Encounters with men in uniform – Part 2

I was in a hurry to get to my destination. I was attending lectures for a professional course and I was beginning to run a little late. I drove the car with deft hands and was soon on the expressway; my destination totally on my mind.

About fifteen minutes into my drive, an officer standing on the right side of the expressway flagged me down. I hissed as I imagined this would take a few minutes out of the time which I did not have. Another car was parked on the right side of the road and I noticed some officers talking to the driver behind the wheel. With nothing to fear, I applied the brakes but left the car running.

“Good morning.” I said to the officer.

“Good morning madam.”

“How may I help you?”

“Can I have your driver’s licence?” The officer asked.

I handed over my original driver’s licence to the officer. He looked at it, was satisfied that it was still valid but held on to it.

He asked for two more items and I stepped out of the car, opened my booth and showed the items to him. He looked at both of them, scrutinizing them as if they were items which had just dropped from space. After a few minutes, he stood behind the car and asked me to go in to step on the brakes.

I sighed. This was beginning to take longer than I thought. I eased into the car and stepped on the brakes.

He walked towards the driver’s window and said; “I knew it. I knew one of your brake lights wasn’t working.”

I looked at him, anger clearly written on my face. “You flag me down right in front of the car and tell me you knew one of the brake lights wasn’t working? In broad daylight?” I asked him as I stepped out of my car,

“I have to seize your driver’s licence and issue you a ticket.”

“Go ahead but I think you should stick to your duties and quit the lies.”

“Madam, it is not that. I….”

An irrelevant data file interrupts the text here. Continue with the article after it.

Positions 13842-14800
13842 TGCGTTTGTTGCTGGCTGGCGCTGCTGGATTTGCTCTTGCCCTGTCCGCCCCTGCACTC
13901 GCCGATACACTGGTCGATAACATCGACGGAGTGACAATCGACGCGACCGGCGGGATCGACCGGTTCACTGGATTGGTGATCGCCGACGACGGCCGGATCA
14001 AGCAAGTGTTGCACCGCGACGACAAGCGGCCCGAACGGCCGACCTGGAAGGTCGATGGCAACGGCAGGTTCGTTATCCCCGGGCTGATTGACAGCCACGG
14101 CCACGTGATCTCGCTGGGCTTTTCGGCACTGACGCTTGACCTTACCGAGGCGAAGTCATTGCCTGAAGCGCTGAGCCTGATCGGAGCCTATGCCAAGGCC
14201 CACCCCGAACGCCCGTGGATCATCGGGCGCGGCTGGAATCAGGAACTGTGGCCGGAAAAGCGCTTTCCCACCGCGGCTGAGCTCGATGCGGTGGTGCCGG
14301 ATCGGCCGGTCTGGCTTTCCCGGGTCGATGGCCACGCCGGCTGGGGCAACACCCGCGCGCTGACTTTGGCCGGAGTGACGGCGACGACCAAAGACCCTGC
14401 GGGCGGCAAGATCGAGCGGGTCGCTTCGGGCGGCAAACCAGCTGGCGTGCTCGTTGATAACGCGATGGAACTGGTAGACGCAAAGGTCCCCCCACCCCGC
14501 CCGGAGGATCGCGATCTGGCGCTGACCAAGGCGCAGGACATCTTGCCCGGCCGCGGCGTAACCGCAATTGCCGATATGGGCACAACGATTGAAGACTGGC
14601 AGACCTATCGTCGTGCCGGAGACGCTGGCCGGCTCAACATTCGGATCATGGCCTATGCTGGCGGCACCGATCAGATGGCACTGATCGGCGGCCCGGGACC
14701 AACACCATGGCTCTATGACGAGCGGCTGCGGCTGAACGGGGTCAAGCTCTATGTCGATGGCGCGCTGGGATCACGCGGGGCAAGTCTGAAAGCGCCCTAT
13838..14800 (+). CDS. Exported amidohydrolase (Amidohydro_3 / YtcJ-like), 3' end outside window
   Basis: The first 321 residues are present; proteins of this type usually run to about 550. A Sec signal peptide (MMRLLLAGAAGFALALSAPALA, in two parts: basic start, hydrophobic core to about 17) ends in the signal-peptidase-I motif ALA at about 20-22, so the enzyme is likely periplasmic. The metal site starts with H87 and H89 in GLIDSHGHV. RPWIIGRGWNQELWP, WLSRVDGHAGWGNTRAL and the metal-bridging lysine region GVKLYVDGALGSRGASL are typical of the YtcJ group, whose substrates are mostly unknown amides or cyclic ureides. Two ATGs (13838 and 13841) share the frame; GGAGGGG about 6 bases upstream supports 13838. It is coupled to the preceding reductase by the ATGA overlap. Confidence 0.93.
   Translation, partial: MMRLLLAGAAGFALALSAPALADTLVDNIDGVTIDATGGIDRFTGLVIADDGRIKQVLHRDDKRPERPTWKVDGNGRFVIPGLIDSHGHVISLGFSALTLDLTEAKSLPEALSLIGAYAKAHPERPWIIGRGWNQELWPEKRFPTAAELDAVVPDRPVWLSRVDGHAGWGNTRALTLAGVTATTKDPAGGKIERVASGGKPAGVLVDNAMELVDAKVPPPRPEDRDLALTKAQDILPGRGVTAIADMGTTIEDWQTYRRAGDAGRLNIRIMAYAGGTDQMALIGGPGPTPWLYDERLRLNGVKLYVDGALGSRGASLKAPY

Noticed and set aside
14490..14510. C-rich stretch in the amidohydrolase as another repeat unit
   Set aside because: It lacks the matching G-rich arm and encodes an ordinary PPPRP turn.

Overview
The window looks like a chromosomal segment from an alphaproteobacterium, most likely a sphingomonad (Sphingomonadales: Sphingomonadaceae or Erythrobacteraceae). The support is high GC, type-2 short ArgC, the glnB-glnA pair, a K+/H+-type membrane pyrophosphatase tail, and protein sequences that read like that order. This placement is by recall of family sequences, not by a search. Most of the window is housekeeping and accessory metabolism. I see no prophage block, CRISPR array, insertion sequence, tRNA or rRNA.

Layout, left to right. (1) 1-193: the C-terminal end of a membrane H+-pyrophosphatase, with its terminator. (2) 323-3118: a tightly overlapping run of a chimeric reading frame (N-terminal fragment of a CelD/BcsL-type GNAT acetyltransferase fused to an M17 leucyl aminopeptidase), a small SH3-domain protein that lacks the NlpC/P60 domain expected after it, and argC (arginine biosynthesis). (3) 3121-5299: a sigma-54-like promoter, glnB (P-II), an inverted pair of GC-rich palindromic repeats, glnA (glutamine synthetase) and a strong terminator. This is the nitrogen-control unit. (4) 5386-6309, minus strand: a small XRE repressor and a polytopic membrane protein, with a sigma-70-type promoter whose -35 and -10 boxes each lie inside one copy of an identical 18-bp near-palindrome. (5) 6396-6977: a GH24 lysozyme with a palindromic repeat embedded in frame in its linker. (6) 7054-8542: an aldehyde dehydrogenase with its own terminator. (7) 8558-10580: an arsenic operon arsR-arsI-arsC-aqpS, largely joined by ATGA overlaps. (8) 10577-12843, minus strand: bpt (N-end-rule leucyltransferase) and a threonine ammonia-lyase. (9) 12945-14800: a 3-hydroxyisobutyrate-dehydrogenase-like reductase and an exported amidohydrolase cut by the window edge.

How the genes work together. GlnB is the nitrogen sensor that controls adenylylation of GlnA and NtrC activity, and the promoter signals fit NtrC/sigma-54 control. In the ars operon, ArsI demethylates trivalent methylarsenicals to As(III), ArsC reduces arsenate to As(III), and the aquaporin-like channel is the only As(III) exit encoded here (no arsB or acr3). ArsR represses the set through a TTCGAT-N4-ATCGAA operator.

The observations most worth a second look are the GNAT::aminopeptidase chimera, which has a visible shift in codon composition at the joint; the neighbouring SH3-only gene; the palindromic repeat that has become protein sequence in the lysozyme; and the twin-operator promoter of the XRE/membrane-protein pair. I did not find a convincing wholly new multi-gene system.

“Can I have the ticket and a covering note because I cannot afford to get stopped by another bunch of officers on the way?” I said interrupting him.

A senior officer who stood by their official vehicle some metres away noticed the heated exchange. He called his report and asked him to come closer. “What is the problem?” He asked him.

The report tried to explain the situation to the senior officer.

“Hello Madam.” The senior officer said; calling my attention.

“Yes.” I said as I walked towards him.

“I see that you are upset.”

“Of course, I am. No one is stopping your officer from doing his duties but he did not have to lie to prove a point.”

“I am sorry. He should not have lied. He mentioned that he is booking you because one of your brake light is out.”

“That is what he said.”

“Please try to sort out the brake light ma.” He said.

“I will. Please can I have the ticket and the covering note so I can get moving? You guys have delayed me for my lectures and I am late already.” I said as I looked at my wrist watch.

“Okay. Do you know where to make payment for the seized driver’s licence?”

“No, I don’t.”

“Our office is located at Ikeja. You will need to come with the ticket and make a payment of N2,000 to the bank.” He said to me.

“Can I send someone? I don’t have the time to do this during the week. Besides, my office is on the Island and I am free only during the weekends.”

“Yes, you can send someone but give him/her a letter of authority so that your driver’s licence can be released. This cover note is for any officer who stops you on the road asking for your license.” He said as he handed over the sheet of paper to me.

The senior officer apologized once more for the delay and told me I could go.

I eased back into my car angrily but heaved a sigh of relief.


Photo Credit: http://www.shutterstock.com

About Olubukola

Olubukola is a writer and blogger. She loves reading and imaginative writing. She has authored two romance stories namely “Second Chances” and “To Love and to Hold” which have been published on Okadabooks.com and on Amazon.com. Her author page on Amazon is http://www.amazon.com/author/olubukolaadekusibe/ Olubukola is the creative director of NDJs; a fashion label, whose mission is to create and provide classy yet simple pieces with African prints for the everyday woman regardless of the function she finds herself in. Asides writing, reading and fashion designing, Olubukola is also passionate about inspiring music, dance and arts. She currently works and lives with her family in Lagos, Nigeria.

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